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Scandal in Burson-Marstelle Firm Essay


Burson-Marsteller is a public relations firm. This is a giant American company that won the best public relations company award. The firm is an experienced and respected organization that has won many other accolades and received major contracts. The issue about the public relations company Burson-Marsteller (B-M) turned out to scandalous because it brought disrepute on practitioners1.

The matter was also not addressed well at the time it went public. These companies were Burson- Marsteller and Facebook.

The companies failed in all their attempts to deal with the issue. They failed in their communication strategy and in the manner in which they responded to the media inquiries. A preview of the issue tells us that B-M was caught creating a whisper campaign against Google for an undisclosed Facebook client.

Google and Facebook are involved in competition to control online advertisements. Burson and Marsteller’s were competing reporters who were instructed to write destructive information about Google. B-M had been hired by Facebook to do the dirty job as well.

B-M understood the competition between the two and saw an opportunity to make money without giving due diligence to its integrity and the damage it would have on its image in case the issue leaked. The two employees were on the job when they were caught. The matter circulated to members of the public.

Competition between the Fab Four

The Fab four American companies are Facebook, Google, Amazon, and Apple. These technology companies have defined and transformed the world in terms of information technology and entertainment in the twenty first century. Initially, these companies operated different businesses.

With time, they continuously transformed and fought for market dominance in the social networking industry, mobile phones and accessories, and laptops. Some of these products are their common products. All these companies are determined to be market leaders in technology.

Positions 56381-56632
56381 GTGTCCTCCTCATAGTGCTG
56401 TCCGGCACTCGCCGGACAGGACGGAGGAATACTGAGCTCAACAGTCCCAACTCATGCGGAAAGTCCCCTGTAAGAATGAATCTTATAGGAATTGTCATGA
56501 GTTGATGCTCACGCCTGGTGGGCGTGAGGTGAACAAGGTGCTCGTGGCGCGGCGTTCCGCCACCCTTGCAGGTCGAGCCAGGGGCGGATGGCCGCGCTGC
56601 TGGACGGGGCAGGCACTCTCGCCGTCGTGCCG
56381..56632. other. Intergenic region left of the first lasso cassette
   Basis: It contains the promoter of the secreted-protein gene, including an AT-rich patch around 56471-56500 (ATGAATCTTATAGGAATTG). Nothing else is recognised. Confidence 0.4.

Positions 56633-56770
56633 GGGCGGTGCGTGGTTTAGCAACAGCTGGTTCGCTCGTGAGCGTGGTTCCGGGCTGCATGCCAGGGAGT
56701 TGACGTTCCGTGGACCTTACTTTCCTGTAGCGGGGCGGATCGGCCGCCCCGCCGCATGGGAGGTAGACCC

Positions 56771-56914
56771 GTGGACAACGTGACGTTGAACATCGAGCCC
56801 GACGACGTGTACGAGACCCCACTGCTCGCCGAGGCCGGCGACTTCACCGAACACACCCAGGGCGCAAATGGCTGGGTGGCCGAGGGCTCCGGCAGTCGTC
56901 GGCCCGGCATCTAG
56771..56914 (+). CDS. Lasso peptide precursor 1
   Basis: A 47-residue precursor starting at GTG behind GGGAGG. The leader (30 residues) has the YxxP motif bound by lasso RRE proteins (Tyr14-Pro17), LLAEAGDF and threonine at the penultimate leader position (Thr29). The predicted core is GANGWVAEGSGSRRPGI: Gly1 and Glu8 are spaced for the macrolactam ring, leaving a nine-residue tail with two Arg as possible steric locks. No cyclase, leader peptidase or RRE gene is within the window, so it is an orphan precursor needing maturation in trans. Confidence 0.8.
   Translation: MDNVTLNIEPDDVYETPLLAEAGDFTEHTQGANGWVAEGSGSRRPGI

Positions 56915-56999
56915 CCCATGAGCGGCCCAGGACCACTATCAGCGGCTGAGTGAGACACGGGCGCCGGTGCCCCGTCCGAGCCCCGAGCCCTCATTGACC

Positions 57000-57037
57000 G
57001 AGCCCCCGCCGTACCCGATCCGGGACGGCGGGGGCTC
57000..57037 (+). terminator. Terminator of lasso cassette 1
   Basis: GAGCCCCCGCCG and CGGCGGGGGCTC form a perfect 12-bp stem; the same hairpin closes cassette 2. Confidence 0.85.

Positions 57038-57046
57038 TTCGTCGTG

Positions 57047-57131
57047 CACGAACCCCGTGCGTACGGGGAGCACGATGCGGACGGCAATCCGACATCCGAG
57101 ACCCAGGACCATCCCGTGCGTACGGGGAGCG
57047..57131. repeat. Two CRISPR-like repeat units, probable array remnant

Their aim is to control the world living rooms. The competition has grown to a neck-throat level. Some of these companies have resorted to smear campaigns. This is to enable them receive undue advantage over others. A case in focus is what happened last year between Facebook and Google. The issue involved another public relations company, Burson-Marsteller.

Each of these companies ensures that information is safeguard in the best way possible. They opt to keep both their customers and competitors guessing what product would be next in the market. This has been the key to their success. These companies are reshaping the behavior of customers because they are influencing to use electronic gadgets to access the web. These include tablets, laptops, and mobile phone devices. The competition is likely to go a notch higher as they fight to outsmart each other.

Competition between these companies is a result of intensive advertising and the enormous resources. These are the hardware, data, and the media. This means that they have to be always innovative. They are all moving in one direction implying that their objective is to control the living rooms. They have developed a system in the market that leads to imitation2.